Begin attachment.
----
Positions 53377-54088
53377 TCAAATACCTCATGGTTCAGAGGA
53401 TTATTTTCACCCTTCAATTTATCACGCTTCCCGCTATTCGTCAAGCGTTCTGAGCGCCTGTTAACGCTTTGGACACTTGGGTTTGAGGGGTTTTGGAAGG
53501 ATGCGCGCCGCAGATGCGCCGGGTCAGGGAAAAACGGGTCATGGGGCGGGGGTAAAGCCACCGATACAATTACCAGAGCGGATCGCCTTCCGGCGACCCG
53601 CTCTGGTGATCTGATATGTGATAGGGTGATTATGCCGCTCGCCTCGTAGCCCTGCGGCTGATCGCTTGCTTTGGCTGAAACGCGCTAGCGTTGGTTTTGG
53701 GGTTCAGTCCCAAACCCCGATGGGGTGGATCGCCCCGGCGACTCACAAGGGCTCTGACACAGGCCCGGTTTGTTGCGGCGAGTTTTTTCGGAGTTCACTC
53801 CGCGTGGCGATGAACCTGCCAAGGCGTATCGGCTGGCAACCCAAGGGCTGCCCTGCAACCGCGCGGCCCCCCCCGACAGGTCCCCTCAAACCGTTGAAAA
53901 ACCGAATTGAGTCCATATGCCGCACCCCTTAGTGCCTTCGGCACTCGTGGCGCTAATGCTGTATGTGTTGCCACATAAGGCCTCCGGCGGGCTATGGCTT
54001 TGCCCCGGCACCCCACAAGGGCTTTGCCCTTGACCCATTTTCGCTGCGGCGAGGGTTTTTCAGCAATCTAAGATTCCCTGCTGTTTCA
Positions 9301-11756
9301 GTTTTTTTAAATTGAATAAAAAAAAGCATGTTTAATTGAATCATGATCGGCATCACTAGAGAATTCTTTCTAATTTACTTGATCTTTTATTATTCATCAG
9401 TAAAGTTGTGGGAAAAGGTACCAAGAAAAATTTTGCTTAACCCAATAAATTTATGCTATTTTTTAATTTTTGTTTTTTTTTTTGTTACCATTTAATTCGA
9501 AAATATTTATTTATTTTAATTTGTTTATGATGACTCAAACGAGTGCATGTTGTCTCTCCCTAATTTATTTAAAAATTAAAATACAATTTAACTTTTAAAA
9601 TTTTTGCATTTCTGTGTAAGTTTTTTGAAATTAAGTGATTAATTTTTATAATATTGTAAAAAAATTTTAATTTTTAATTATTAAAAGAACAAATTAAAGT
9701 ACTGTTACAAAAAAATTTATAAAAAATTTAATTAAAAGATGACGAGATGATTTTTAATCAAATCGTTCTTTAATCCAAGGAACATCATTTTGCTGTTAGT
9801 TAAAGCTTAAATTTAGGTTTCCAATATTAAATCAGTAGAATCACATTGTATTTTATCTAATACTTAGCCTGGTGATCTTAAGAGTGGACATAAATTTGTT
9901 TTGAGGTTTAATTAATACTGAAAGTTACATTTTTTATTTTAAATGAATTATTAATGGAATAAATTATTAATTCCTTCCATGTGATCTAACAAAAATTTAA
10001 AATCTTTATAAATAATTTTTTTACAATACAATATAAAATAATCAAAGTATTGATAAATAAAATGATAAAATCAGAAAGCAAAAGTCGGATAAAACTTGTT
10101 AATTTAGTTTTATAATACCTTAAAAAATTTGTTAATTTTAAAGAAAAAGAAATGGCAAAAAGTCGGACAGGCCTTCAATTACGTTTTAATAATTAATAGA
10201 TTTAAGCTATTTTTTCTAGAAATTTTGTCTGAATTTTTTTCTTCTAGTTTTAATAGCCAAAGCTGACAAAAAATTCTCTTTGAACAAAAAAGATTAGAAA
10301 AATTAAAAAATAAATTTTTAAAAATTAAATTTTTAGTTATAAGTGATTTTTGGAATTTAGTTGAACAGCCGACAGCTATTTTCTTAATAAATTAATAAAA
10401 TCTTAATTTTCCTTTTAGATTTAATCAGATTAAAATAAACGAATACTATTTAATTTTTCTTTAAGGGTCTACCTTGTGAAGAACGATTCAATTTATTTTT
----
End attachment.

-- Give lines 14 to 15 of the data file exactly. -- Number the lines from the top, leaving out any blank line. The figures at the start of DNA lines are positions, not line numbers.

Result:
9601 TTTTTGCATTTCTGTGTAAGTTTTTTGAAATTAAGTGATTAATTTTTATAATATTGTAAAAAAATTTTAATTTTTAATTATTAAAAGAACAAATTAAAGT
9701 ACTGTTACAAAAAAATTTATAAAAAATTTAATTAAAAGATGACGAGATGATTTTTAATCAAATCGTTCTTTAATCCAAGGAACATCATTTTGCTGTTAGT